3 Weird Asian Fusion Foods You Have to Try
Plenty of eateries in America boast "fusion" dining- a blend of cooking styles and ingredients from different cultures. Ever wonder what other countries are doing to American and other Western foods? Here are a few quirky blends concocted in Asia that you have to try (if you can find them!).Donuts Ah, the donut. A wholly […]

Plenty of eateries in America boast "fusion" dining- a blend of cooking styles and ingredients from different cultures. Ever wonder what other countries are doing to American and other Western foods? Here are a few quirky blends concocted in Asia that you have to try (if you can find them!).

Donuts
Ah, the donut. A wholly American invention. But after a Japanese company acquired the rights to franchise Mister Donut (owned by Dunkin' Brands under the Dunkin' Donuts name in America) in 1983, some very "Asian" flavors started to appear. Their current menu in Taiwan contains no fewer than five variations of green tea, with two containing red azuki beans. Similarly, Krispy Kreme only opened in Taiwan a few months ago, but Green Tea Stripes is already one of their menu staples. Personally, I can't say I care for green tea flavoring, but it's a big hit here in Asia.

Potato chips
Some days you just want some "normal" chip flavors. You know, sour cream and onion, or salt and vinegar. In Taiwan though, it's much easier to find flavors like wasabi, Thai spicy crab, Indian curry chicken, or seaweed. Seaweed is such a popular seasoning that it is found on a variety of snacks besides potato chips, including crackers and popcorn. While I can't say these flavors are really my cup of tea, potato chips are the easiest items to find on this list. You can try your luck at a local Asian supermarket, or ask a friend traveling back from Asia to pick some up for you!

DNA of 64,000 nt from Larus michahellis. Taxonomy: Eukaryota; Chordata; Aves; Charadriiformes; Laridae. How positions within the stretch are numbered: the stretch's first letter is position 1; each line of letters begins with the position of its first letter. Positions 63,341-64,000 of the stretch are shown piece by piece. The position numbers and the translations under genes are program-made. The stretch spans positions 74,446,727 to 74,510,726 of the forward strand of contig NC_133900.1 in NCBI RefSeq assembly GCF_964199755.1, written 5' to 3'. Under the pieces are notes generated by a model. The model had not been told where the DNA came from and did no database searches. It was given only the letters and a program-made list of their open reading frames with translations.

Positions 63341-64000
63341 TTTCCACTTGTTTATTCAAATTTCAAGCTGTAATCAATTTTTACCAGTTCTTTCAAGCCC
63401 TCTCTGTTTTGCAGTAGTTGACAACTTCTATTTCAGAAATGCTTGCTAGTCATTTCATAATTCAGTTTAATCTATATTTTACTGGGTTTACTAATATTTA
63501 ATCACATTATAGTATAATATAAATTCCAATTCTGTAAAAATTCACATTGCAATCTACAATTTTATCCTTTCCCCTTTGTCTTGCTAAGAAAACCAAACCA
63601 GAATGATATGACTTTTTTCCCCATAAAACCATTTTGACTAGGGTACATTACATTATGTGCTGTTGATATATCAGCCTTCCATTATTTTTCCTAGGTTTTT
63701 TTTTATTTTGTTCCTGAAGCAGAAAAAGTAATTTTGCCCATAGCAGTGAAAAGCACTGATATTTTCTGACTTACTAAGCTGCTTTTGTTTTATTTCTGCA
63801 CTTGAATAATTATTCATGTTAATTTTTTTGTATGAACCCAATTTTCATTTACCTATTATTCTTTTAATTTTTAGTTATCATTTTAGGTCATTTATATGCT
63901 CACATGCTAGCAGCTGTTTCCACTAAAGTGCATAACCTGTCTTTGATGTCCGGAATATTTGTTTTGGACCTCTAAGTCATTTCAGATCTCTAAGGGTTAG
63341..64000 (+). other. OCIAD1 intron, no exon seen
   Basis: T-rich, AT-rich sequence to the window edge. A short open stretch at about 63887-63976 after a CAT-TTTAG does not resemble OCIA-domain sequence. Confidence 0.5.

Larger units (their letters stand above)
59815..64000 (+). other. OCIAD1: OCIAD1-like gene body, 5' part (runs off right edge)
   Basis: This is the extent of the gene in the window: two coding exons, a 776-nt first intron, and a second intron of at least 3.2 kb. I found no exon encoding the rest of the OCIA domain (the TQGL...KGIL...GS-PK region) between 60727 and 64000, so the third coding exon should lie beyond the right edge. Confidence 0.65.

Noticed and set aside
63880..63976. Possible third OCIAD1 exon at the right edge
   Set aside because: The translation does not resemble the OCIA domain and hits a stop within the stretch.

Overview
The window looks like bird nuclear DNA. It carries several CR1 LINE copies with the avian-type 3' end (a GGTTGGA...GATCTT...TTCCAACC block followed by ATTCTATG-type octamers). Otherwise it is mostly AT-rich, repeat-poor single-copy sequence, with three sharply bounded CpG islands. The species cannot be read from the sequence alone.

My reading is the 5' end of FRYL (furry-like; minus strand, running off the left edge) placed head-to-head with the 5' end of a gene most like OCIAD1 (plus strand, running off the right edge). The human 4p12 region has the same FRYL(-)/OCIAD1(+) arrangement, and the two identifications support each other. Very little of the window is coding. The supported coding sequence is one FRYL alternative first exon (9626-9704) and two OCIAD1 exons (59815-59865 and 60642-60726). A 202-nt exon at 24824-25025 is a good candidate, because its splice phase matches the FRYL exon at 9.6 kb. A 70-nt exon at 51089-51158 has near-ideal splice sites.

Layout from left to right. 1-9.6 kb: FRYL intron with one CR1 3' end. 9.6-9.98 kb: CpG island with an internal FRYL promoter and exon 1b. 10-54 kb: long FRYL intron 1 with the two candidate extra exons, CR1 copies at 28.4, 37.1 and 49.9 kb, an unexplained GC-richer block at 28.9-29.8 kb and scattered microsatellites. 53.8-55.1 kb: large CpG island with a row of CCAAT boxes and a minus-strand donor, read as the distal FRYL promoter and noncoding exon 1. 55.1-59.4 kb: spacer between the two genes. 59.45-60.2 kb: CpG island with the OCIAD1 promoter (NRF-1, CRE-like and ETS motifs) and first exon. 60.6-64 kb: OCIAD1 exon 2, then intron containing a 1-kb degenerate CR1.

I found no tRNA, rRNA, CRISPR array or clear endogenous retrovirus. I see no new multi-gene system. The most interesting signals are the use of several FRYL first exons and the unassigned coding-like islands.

Popcorn
Speaking of popcorn, "buttered" isn't the standard at movie theaters in Taiwan. All theaters will give you an option of "salty," or "sweet." The sweet version is sometimes caramel flavored, sometimes more similar to kettle corn. Pre-packaged popcorn is quite popular here, though, and that's where the varieties start getting that Asian spin. The afore mentioned seaweed, green tea, and Indian curry are all easily available, and one brand even has a Korean kimchi flavor.

"Italian" ramen
Taiyo no Tomatomen is a Japanese ramen chain that specializes in "Italian" flavor based soups. The noodles are still restaurant-style Japanese ramen noodles, but rather than the standard pork broth, Taiyo uses chicken broth. The broth is then flavored with tomatoes, or even pesto. Grated cheese can be added on top of the noodles as an option. The concoction may sound strange, but is actually quite delicious. Unfortunately, this is one item you'll have to travel to Asia to try, as currently there are only locations in Japan and Taiwan.

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